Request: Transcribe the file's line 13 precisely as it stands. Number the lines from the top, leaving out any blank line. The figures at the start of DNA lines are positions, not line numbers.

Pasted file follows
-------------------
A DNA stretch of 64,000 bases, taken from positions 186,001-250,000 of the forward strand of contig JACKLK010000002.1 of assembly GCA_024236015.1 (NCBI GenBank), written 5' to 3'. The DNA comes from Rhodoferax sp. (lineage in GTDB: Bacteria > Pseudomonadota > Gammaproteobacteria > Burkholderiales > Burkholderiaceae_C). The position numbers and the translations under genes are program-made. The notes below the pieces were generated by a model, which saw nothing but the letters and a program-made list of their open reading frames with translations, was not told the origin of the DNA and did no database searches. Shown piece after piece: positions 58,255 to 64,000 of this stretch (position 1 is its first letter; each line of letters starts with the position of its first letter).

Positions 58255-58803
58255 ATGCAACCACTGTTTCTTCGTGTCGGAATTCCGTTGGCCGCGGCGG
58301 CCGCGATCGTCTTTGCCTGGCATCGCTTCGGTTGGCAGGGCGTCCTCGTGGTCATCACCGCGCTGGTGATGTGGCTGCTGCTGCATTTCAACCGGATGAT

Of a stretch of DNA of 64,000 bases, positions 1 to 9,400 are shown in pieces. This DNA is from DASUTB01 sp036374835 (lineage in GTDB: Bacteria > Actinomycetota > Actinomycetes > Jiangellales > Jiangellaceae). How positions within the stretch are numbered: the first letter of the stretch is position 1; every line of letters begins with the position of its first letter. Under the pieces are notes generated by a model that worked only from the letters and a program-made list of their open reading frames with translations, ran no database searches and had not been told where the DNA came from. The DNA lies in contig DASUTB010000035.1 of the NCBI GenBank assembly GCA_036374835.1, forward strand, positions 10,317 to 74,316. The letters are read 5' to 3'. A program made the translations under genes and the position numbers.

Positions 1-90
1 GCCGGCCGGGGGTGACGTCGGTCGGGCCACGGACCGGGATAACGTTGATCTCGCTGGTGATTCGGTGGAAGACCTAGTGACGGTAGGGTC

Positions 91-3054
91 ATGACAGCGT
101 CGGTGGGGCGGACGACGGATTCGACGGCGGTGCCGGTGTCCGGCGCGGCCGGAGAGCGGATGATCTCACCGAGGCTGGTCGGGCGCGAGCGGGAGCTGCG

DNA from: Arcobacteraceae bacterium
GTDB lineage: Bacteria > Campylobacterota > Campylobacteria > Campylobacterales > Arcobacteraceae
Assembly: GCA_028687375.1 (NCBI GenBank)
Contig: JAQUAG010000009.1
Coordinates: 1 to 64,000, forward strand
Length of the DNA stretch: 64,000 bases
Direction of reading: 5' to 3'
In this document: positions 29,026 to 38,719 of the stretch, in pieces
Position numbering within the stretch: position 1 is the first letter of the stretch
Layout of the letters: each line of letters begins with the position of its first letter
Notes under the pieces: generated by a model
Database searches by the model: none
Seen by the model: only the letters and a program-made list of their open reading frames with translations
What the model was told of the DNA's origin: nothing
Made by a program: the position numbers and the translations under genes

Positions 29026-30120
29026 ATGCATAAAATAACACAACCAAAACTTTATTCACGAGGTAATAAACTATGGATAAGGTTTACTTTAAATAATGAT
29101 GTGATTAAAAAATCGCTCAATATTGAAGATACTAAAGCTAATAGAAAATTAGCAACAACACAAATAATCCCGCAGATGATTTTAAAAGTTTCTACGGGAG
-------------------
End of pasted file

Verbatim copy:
Assembly: GCA_028687375.1 (NCBI GenBank)